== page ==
He was still in the mix though. After trading a birdie for a bogey from the 13th, Slocum drained an 11-footer for eagle at 15 and followed with a 35-foot birdie effort on 16. Suddenly, Slocum found himself tied for the lead.
Instead of just sneaking into the playoffs and barely keeping his card, the prospect of winning the event, earning a two-year exemption and playing at least three playoff tournaments was staring Slocum in the face.
The pressure of it all got to him. Slocum hit a poor approach at 17, then played his third to 18 feet. He missed that par putt to fall one back. Slocum landed in the right rough off the 18th tee, but his approach found the green. However, he 3-putted from 42 feet out for another bogey.
In two holes, Slocum went from a share of the lead to tied for fourth place. If he makes par on either of the last two holes, he's in the playoffs and has his tour card for next year.
"With that lie (on 17), if anything, I'm going to hit that shot fat. I was taking dead aim. I just hit a bad everything. Then on 18 ... maybe I try to 2- putt and make sure I give myself a close putt, but at the time, you got to get that close. Situation where you get a chance to maybe win a golf tournament," explained Slocum. "I mean I hit it too hard obviously, but I was trying to make sure I got it there. And I hit a poor putt the second one. Obviously, terribly disappointed."
Slocum, who made just 12 cuts in 23 starts, will have to try to keep his PGA Tour status through the Web.com Finals Series, which starts in two weeks.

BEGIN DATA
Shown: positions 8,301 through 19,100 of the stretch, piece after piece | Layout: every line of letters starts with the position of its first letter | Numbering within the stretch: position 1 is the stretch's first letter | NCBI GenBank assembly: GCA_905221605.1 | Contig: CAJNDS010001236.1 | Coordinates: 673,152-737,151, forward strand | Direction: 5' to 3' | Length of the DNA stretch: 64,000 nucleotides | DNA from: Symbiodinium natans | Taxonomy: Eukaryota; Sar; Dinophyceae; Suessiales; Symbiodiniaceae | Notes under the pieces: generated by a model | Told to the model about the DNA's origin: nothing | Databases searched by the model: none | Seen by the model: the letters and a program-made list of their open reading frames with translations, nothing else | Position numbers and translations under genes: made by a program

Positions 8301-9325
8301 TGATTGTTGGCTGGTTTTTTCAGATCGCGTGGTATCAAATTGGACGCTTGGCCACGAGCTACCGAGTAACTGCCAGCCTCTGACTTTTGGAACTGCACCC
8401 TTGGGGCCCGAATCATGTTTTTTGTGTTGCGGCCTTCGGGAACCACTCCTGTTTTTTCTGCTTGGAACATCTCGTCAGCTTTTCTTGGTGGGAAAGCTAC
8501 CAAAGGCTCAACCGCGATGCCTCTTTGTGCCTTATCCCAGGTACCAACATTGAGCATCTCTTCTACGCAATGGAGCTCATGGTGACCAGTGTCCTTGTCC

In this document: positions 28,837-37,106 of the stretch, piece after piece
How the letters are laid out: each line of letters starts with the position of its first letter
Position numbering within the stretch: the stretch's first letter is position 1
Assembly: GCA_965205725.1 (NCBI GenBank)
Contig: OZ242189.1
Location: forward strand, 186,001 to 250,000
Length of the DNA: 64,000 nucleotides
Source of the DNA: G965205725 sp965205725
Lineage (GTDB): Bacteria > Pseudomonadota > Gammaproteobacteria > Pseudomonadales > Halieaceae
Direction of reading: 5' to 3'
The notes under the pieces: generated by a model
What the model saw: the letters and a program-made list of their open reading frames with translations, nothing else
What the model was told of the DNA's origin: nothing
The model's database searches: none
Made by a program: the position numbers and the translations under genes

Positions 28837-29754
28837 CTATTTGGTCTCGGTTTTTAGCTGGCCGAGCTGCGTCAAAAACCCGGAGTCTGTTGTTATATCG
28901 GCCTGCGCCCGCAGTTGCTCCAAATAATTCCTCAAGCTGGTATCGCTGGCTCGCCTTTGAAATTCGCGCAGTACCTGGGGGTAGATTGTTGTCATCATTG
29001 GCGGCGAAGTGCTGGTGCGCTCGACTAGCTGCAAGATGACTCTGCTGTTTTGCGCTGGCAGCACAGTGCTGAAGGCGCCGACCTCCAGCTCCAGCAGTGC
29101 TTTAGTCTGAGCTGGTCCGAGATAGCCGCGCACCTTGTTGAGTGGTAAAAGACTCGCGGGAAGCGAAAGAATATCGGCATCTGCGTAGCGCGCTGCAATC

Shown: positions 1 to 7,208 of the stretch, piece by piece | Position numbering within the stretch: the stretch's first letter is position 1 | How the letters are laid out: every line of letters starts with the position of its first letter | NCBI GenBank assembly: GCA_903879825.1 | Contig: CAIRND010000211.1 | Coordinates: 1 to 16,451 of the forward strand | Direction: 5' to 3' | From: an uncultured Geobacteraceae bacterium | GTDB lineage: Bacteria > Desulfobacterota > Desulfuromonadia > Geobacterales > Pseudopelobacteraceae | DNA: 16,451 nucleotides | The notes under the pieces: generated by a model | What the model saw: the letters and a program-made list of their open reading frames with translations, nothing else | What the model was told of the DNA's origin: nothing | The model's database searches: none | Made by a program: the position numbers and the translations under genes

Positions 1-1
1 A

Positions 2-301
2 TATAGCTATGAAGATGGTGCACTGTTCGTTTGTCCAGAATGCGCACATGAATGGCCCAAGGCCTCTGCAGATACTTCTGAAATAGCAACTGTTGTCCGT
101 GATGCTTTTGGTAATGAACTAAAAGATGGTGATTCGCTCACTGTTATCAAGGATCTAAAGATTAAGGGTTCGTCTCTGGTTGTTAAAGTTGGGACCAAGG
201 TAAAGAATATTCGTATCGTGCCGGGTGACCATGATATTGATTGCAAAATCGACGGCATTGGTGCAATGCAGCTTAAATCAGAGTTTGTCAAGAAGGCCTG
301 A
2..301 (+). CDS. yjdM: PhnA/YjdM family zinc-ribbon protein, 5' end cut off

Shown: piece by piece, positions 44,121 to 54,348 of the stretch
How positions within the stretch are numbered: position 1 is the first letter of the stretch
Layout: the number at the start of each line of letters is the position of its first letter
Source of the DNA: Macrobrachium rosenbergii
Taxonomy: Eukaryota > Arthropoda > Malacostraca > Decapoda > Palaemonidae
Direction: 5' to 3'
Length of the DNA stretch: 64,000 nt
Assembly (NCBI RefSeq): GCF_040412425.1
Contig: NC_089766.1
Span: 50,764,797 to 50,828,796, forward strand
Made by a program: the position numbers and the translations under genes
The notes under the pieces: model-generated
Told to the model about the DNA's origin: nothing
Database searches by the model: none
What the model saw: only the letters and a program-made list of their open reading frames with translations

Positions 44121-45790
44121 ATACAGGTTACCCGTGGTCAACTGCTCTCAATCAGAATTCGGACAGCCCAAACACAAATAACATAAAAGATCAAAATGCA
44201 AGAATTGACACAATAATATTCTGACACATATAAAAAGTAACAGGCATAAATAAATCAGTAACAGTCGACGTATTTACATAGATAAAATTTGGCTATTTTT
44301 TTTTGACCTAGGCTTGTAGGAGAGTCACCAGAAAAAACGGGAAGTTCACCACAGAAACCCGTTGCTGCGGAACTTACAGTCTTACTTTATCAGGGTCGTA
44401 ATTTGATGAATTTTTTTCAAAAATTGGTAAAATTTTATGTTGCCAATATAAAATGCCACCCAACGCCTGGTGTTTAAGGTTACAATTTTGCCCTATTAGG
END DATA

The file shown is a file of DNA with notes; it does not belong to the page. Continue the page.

The pressure may not have been similar to that of Q School, but the drama of the situation surely bothered those two players.
AMERICANS CONTINUE TO STRUGGLE AT LPGA CHAMPIONSHIP
Whether it be DuPont Country Club, Bulle Rock Golf Course, Locust Hill Country Club or Monroe Golf Club, American women have struggled to win the LPGA Championship.
Korean Inbee Park won the title for the second straight year on Sunday, and did so in a playoff for the second year in a row. Park downed American Brittany Lincicome, who led entering the final round.
Lincicome was two strokes clear of the field early on the back nine, but double-bogeyed the 12th and later bogeyed the 18th to fall back into the playoff.
Park only needed to par 18 to repeat as champion.
That meant Cristie Kerr, the 2010 champion, remained as the only American winner in the last 14 years at the LPGA Championship.
That dry spell comes on the heels of Americans winning 10 of 13 LPGA Championship titles from 1986-2000.
Park's win also snapped a run of three straight American winners in the seasons first three majors.
Maybe the move to Westchester Country Club next year will help the American women get back to their winning ways at the LPGA Championship
- Best wishes to Joe Ogilvie as he retires from the PGA Tour to enter the business world. Ogilvie made just four cuts in 13 starts this year. He was one of the smartest players on tour, and it would not be a shock if he wasn't at least mentioned as a possible commissioner for the tour down the line.
- Martin and Gerina Piller entered Sunday with a chance to make history of sorts. Martin led the Web.com event, while Gerina was tied for fifth place, four strokes off the lead. The husband-wife tandem both had a chance to win their respective tournaments. Martin polished off his third Web.com Tour win with a 63, while Gerina stumbled to a 75 and ended in a tie for 13th. They combined to earn over $133,000. Not a bad haul for one weekend.